"People need hard times and oppression to develop psychic muscles." Emily Dickinson
“Thank you, dear God, for this good life and forgive us if we do not love it enough. Thank you for the rain. And for the chance to wake up in three hours and go fishing: I thank you for that now, because I won't feel so thankful then.” Garrison Keillor
This is the 46th Germ Gem since the inception of the blog in July 2019. While the goal of this weekly commentary is to spotlight discoveries about microbes that are both life-giving (our intimate friends) and those that are life-threatening (our mortal enemies), since January 1, 2020 15 postings have focused on COVID-19. By now I’m sure that many readers are suffering, like I am, from COVID-19-information overload and are in need of a break. Thus when I received a recent newsletter from “The Lodge at Palisades Creek,” a marvelous fishing camp on the banks of the Snake River in Idaho, featuring this image it immediately occurred to me it’s time for a breather.
But before getting back on track next week with a more serious Germ Gem, I thought I’d share a few thoughts about fishing as a metaphor for life as they apply to the COVID-19 pandemic. As Henry David Thoreau expressed it most people go fishing all of their lives without knowing that it is not fish they are after.
Lesson Number 1: Patience. Catching fish takes time. I’ve spent many hours without as much as a nibble or strike. But when your patience is rewarded, it’s a marvelous feeling. At this time in the COVID-19 pandemic, everyone is impatient for a cure. But the good news is that one medicine (remdesivir) was recently approved, and several others look even more promising. More importantly, we all are yearning for the real game changer: a vaccine. And here too, a number of vaccine candidates look very promising. And while we patiently await more effective medicines and a vaccine, much will be learned from the hard times of COVID-19 that will better prepare us for future pandemics that will inevitably occur.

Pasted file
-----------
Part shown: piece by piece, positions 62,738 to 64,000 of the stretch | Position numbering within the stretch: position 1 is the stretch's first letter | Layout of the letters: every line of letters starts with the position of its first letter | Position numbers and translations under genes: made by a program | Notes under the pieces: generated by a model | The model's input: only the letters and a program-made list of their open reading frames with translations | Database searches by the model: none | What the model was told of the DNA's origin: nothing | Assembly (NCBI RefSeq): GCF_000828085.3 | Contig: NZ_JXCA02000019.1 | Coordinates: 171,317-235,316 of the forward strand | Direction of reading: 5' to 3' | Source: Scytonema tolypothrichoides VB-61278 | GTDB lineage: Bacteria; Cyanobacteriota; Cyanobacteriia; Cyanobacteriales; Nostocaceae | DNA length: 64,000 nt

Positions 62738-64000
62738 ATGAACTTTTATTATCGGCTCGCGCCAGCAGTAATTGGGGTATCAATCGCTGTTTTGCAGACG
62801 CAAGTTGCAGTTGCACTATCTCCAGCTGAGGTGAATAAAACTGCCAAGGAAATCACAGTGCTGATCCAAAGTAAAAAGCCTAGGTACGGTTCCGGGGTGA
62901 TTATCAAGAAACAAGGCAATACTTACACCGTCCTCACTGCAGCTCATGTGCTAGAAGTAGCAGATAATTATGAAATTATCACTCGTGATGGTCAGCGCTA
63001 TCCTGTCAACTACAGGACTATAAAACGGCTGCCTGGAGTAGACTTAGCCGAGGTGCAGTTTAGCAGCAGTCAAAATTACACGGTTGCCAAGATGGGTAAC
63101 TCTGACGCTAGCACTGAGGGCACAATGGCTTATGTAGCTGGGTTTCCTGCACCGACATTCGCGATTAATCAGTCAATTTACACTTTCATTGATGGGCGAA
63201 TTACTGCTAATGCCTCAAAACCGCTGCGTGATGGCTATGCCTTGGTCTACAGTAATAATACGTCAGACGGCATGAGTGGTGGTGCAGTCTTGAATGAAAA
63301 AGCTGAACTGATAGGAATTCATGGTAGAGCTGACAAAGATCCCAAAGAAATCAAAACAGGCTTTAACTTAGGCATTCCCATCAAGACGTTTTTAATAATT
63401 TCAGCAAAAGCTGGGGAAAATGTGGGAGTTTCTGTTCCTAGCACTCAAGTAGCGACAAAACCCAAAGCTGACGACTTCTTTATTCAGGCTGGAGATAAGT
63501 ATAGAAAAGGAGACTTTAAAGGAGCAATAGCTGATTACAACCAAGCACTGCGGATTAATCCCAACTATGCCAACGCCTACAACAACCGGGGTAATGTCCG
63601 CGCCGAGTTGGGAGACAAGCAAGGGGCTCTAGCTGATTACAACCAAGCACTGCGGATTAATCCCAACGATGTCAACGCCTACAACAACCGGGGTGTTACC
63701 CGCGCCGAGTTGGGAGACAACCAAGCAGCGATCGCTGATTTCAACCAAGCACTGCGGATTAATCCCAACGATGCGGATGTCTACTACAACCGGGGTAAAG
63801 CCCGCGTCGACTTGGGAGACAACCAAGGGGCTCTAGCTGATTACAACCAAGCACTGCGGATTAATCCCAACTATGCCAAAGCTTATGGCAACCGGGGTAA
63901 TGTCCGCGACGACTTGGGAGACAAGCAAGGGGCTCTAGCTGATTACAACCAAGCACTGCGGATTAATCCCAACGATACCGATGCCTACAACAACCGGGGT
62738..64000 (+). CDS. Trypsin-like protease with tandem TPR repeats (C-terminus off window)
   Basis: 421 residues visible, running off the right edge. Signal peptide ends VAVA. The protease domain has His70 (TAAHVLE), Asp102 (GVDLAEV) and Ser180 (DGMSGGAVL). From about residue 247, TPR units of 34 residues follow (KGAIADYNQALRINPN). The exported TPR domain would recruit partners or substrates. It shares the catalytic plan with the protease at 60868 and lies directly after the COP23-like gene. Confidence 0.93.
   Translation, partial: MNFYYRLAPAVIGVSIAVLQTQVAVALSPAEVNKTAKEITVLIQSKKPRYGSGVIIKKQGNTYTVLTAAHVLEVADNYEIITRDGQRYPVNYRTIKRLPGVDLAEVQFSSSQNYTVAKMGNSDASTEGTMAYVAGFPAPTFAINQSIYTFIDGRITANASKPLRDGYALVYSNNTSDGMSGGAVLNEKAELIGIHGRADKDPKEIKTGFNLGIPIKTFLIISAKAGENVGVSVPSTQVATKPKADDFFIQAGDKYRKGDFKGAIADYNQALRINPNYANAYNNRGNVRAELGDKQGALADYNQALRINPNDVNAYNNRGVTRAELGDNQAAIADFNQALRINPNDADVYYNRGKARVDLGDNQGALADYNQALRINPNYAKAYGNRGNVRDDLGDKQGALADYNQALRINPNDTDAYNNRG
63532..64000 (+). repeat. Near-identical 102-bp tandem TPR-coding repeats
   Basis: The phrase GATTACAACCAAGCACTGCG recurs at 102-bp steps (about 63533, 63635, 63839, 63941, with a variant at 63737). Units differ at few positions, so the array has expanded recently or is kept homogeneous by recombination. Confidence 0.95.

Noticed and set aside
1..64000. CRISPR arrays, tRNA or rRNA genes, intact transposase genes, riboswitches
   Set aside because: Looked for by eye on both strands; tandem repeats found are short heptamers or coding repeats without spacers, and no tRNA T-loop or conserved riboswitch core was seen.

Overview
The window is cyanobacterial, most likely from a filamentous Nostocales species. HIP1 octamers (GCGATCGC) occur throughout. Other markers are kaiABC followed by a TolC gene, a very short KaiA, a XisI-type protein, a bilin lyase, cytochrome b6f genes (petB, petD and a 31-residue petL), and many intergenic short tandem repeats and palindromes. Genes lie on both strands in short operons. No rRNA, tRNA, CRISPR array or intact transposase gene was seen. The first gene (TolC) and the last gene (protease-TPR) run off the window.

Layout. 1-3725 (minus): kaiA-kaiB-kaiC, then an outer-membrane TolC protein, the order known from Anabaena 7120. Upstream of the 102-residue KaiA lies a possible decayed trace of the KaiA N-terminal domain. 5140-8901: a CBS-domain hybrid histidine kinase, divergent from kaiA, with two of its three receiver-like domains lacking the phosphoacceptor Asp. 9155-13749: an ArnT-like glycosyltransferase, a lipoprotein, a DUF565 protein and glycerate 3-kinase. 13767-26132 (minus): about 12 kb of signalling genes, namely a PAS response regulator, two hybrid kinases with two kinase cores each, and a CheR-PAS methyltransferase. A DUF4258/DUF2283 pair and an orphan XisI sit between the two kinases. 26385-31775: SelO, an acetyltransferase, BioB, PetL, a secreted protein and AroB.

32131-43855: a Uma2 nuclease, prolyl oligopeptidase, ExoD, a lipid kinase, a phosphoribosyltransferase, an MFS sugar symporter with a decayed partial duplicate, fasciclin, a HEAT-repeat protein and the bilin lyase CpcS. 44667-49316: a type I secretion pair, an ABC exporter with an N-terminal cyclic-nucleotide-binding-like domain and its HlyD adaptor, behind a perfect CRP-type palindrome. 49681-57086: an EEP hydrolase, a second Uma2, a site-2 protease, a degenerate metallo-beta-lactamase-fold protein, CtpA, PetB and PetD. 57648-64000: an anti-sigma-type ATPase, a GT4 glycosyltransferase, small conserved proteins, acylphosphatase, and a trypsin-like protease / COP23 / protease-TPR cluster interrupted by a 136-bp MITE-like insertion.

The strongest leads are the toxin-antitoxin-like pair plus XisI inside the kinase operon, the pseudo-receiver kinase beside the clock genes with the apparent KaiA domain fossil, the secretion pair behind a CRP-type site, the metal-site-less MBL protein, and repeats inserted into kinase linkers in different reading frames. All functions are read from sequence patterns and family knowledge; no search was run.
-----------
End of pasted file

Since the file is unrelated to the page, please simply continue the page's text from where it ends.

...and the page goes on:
Lesson Number 2: Gratefulness. While I’m a big fan of the Minnesota author and humorist, Garrison Keillor, and agree with his reminder to be thankful for rain as well as for the opportunity to go fishing, personally I prefer sunshine. Sunlight plays a role in vitamin D metabolism, and there is mounting evidence that vitamin D stimulates the immune system. Also. ultraviolet rays in sunlight have antiviral properties. Both vitamin D and UV light are under study in the treatment of COVID-19. Also, there is something magical about being out-of-doors, breathing fresh air, and gazing at trees reflected in clear water at the shoreline: a wonderful antidote to COVID-19-mediated stress.
Lesson 3: Luck. One of the most memorable fishing experiences in my lifetime occurred at the breakfast table with my son at Palisades Creek Lodge. In our conversation about how many trout had out-smarted me, I suggested that in life (as well as in fishing) it’s often “better lucky than smart.” We happened to be joined at the table by a jovial fellow from Colorado who overheard my remark, and chimed in, “Yeah, but the harder you work, the luckier you get.”
I believe that one of the most important lessons to be learned from fishing that clearly applies to the COVID-19 pandemic is the importance of luck. Like all previous pandemics, COVID-19 wasn’t predicted by anyone. It was a “black swan” event, that is an extremely rare and unpredictable occurrence with enormous impact. Based on the history of other pandemics, COVID-19 too will end. But nobody can predict when. Wouldn’t it be wonderful if it would peter out unpredictably as did another coronavirus-mediated pandemic: Severe Acute Respiratory Syndrome (SARS). SARS erupted in China on November 16, 2002 and was officially declared contained by the World Health Organization eight months later, on July 4, 2003. Admittedly, for that to happen we gotta get really lucky! But in the meantime, I recommend that you go fishing—you may, unpredictably, catch a trophy.